To start, you may want to view the What is STEM Education video below.
Humans are contributing to global climate change by emitting large quantities of greenhouses gases into the atmosphere. Carbon dioxide is one of these major greenhouse gases. Carbon dioxide, however, also plays an important role in many natural processes such as photsynthesis and respiration. It is when we release too much carbon dioxide that it causes environmental problems.
Carbon sequestration is the process of capturing and storing carbon. Carbon can be stored in trees, soil, and even in the ocean. Carbon sequestration can happen naturally like when carbon is stored in trees as part of photosynthesis, but engineers can also create opportunities for carbon sequestration by purposefully planting trees in certain areas or researching and creating manmade ways of storing carbon such as pumping carbon into the ground.
Trees are one of the most promising ways of sequestering carbon to help mitigate climate change. Climate change mitigation is an attempt to reduce the sources of climate change,whereas adaptation is the process of getting ready for the effects of climate change in order to lessen the impact. In this activity, students will investigate a tree's ability to store carbon and make conclusions about using trees to sequester carbon.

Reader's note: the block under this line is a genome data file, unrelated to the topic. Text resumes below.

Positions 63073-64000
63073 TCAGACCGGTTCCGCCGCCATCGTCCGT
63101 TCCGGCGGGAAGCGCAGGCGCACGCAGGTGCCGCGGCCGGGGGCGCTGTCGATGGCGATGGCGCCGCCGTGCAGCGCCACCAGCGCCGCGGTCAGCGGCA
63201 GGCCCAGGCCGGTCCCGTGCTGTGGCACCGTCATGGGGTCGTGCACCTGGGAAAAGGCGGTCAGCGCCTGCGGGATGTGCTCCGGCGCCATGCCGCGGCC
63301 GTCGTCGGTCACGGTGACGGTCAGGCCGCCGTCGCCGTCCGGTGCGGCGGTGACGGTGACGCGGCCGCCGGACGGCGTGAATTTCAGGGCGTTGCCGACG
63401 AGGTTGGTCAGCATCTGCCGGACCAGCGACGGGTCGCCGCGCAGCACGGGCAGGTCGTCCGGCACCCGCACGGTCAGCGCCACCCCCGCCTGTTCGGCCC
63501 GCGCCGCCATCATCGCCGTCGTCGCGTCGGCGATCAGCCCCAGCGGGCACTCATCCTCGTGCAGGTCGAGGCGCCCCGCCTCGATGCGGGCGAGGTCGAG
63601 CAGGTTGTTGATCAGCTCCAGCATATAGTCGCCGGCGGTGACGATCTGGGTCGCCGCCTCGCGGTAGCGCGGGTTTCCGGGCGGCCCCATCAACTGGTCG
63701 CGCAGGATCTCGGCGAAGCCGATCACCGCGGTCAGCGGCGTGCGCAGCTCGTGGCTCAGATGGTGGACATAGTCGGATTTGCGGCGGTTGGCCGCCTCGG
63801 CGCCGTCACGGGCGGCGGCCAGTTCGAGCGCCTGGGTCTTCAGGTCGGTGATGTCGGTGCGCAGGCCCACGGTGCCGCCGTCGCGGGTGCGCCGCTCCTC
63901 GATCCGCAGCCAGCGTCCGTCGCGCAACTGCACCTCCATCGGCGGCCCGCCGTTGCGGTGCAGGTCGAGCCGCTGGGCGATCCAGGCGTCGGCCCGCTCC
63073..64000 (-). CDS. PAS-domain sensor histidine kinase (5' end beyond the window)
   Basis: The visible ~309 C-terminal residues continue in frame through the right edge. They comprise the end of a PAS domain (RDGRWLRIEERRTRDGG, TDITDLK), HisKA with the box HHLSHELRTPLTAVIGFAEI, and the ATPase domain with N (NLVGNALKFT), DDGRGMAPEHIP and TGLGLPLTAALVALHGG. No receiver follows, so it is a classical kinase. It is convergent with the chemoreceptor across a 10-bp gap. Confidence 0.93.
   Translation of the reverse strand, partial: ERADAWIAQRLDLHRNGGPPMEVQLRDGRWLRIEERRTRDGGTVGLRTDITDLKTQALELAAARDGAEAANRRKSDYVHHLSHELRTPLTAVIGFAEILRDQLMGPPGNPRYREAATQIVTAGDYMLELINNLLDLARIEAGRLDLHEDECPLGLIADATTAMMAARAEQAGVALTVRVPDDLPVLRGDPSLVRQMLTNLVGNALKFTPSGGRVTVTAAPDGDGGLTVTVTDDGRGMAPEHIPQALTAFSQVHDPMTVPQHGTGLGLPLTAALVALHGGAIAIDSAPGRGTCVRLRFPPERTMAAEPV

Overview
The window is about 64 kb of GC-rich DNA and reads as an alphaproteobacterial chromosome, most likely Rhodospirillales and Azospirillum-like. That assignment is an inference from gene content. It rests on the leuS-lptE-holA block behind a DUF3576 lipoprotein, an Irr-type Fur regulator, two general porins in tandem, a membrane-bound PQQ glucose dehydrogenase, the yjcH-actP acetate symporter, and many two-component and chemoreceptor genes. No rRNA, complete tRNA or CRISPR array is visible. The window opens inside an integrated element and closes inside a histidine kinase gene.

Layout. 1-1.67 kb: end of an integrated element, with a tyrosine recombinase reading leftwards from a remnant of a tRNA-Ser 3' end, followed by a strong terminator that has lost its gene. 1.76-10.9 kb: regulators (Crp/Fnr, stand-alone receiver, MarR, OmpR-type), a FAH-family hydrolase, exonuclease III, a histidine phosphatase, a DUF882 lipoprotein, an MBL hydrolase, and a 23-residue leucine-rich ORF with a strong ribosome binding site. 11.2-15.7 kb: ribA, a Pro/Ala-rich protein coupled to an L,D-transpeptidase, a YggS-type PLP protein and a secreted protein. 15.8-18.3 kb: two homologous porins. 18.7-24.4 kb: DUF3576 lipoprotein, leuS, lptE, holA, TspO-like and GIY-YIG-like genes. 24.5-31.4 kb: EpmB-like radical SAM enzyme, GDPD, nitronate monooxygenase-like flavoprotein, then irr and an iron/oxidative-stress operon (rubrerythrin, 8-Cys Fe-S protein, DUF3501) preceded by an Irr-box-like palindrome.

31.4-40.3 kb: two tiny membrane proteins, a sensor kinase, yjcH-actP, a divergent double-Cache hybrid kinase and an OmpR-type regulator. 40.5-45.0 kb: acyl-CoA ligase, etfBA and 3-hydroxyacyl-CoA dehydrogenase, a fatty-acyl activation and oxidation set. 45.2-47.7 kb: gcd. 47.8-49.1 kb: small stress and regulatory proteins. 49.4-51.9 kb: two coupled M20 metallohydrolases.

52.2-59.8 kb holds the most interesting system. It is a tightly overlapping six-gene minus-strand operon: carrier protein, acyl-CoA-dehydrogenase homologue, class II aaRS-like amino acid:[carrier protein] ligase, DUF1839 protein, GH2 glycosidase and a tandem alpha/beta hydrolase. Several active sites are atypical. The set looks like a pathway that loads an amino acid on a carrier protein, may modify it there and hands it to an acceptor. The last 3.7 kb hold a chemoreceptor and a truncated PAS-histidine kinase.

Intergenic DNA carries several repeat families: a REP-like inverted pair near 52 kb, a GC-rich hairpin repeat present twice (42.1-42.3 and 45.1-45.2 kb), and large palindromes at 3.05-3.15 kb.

Before completing this lesson, students should already have an understanding about the mechanisms of climate change. For example, aperson's carbon footprint is the amount of greenhouse gases that individual is responsible for emitting. This includes carbon produced by activities such as travel, food choices, and energy use– activities that can contribute to climage change.
This lesson also requires students to go outside and measure the circumference of trees. If you are in an area with lots of trees, have students measure different types of trees. If you are in an urban area, you could visit a park, playground, or even trees on the sidewalk and have students measure the same trees if necessary. You can also measure common shrubs.
For more background information about carbon sequestration, please visit the U.S. Environmental Protection Agency web site.